Generally speaking, there’s not much use spending a lot of time on iPad performance. The iPad Mini is smooth and responsive, and not once did I experience any jumps, skips, or app crashes. It’s easily powerful enough for mobile gaming and heavy multitasking, and if it wasn’t so small, you could arguably use it as a laptop replacement. Creatives could make use of the device too — it should be powerful enough for most graphic design and basic video editing.
Benchmark results confirm the excellent performance. The device scored the following results in benchmark tests.
- GeekBench 5: 1596 single-core, 4369 multi-core
- 3DMark Wild Life: 9464
The results are excellent. They represent only a small performance boost over the 2020 iPad Air, which actually scored almost the exact same in GeekBench 5’s single-core score, but that’s not a bad thing — it proves that the iPad Mini can go toe-to-toe with the best. It doesn’t quite match the M1-based iPad Pro, but that’s to be expected.
iPad Mini (2021) battery
The battery life on the 2021 iPad Mini isn’t bad. Apple rates the iPad Mini as offering the same 10-hour battery life as the current-generation iPad Air, and in lighter usage, with the brightness not cranked, that seems about right. In real-world use, most should be able to get a few days of use out of the device before needing to charge it.
Don’t, however, expect it to last a full workday of heavy use. The iPad Mini isn’t necessarily built for that kind of usage, but if you do plan on using it heavily during the day, you should expect to have to charge it.
iPad Mini (2021) camera
The 2021 iPad Mini has a 12-megapixel main camera, which is the same camera as that on the 2020 iPad Air. That’s not a bad thing — and the better image processing from the A15 Bionic means that images may be slightly better than the iPad Air. Generally, they look similar, which is to say they look great.
Perhaps more important than the rear-facing camera is the front-facing one, and it has gotten a pretty huge upgrade. Now, the iPad Mini offers the same 12-megapixel ultrawide camera as the iPad Pro, and it supports Center Stage. That’s good news — Center Stage is a genuinely helpful feature during video calls, and it works just as well here as it did on the iPad Pro.
I do wish the iPad Mini had Face ID instead of, or as well as, Touch ID. At this point, Face ID should no longer be considered a premium feature, and I hope Apple brings it to midrange and then lower-end devices soon.
iPad Mini (2021) software
The iPad Mini comes with Apple’s iPadOS 15, and it works pretty much the same as it does on every other iPad. It’s easy to navigate, and everything is exactly where you would expect it to be.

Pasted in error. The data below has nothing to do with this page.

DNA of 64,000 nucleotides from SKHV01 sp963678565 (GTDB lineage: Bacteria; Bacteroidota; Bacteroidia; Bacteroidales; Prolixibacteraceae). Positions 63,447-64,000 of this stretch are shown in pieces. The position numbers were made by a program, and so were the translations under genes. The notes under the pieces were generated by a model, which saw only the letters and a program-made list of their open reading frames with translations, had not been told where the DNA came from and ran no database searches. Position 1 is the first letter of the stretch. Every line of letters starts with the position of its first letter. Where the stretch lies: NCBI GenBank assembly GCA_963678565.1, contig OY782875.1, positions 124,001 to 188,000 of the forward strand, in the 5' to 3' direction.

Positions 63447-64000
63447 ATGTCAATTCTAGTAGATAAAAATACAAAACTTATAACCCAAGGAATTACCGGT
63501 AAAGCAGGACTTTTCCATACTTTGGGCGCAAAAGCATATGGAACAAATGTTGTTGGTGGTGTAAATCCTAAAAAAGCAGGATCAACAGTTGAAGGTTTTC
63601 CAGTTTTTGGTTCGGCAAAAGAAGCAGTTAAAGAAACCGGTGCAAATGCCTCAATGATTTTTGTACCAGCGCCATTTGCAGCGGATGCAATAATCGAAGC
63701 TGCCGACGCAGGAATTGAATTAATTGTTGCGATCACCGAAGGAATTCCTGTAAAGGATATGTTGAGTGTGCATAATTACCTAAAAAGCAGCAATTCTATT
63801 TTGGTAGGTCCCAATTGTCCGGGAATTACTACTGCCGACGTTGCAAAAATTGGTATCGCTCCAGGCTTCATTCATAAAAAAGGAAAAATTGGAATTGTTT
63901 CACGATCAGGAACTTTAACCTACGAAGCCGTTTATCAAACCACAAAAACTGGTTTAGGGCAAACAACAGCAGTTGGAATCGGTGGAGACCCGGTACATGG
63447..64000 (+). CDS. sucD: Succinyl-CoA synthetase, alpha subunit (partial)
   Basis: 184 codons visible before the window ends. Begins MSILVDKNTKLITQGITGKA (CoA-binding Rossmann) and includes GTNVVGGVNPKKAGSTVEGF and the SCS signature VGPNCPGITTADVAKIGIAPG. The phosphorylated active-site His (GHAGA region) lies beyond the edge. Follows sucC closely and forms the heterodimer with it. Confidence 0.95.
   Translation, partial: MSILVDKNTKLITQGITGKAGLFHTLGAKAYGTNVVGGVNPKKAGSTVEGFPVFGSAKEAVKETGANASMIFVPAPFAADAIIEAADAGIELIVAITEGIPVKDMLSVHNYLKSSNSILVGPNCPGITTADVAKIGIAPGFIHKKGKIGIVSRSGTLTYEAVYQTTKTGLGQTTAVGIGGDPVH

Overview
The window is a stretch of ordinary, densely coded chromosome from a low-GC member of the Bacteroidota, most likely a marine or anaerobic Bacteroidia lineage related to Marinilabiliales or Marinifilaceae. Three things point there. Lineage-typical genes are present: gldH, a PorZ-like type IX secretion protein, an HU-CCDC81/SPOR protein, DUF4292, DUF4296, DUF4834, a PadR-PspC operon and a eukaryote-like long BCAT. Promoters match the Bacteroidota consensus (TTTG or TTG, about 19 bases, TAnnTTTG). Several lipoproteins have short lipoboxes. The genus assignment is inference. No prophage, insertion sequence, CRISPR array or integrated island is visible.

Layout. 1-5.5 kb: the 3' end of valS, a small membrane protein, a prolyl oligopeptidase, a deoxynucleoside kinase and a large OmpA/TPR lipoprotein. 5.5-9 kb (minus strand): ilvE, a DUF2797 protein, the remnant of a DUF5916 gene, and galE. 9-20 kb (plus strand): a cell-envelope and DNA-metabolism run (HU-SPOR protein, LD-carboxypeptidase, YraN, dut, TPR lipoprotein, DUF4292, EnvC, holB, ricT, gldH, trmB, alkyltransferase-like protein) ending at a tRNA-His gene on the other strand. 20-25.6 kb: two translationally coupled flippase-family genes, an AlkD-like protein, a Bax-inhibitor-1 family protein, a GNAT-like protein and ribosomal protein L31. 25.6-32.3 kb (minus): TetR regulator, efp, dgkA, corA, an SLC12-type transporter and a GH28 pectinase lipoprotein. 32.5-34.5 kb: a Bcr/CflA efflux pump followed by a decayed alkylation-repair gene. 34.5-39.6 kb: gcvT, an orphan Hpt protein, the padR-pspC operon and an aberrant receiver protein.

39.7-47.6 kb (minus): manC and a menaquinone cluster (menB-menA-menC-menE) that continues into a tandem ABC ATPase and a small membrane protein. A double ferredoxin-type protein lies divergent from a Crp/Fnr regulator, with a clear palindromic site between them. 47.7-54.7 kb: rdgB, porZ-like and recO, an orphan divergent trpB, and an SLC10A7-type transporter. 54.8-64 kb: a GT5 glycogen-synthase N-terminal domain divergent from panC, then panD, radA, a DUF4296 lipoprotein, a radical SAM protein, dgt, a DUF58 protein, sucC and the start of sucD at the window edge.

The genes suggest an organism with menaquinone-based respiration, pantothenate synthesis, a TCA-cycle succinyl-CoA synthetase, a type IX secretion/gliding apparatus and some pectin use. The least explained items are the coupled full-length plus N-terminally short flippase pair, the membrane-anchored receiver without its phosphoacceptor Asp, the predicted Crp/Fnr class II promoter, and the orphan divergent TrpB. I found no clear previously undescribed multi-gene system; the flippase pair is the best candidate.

There are a few small specific software elements that make the experience that much better. For example, when you set up your iPad, you’ll be prompted to set up Touch ID — and in that process, Apple suggests that you set up a few fingerprints to make unlocking your device easier when you rotate the iPad. It’s a smart touch. Also, the Touch ID sensor worked very well, almost never failing to recognize my fingerprint.
The home screen on the iPad Mini does seem a little…compact. There’s quite a bit of padding on the sides of the rows of apps, and I can’t help but think that Apple could have made better use of the space — or at least space the app icons out a little more. It’s not a huge deal though.
For many users, it will be hard to figure out exactly where the 2021 iPad Mini fits in their day-to-day life. But the iPad Mini isn’t for those people. This tablet is for those who already know exactly what they would use it for. Perhaps it’s to replace your phone around the house. Or, maybe it’s to more easily watch TV in bed. Or, maybe you’re one of those pilots that regularly feature in Apple’s marketing for the iPad Mini.
If you’re one of those people, this tablet is for you. This is not the iPad for the masses — that remains the iPad Air. This is the tiny iPad for those that prioritize portability over screen real-estate.
The best competition comes from Apple itself. If you’re a regular Joe that wants a device that’s bigger than your phone for things like browsing the web, watching movies, and so on, then it’s worth considering the iPad Air instead. It’s a little more expensive, but it’s the iPad most people should get. Alternatively, you could consider the entry-level iPad, if you don’t really care about the more modern design and features, but just want to use iPadOS.
Should I buy the iPad Mini (2021)?
Yes, but only if you know what you would use it for. This is a niche iPad — and if you’re not a niche user, consider the iPad Air instead.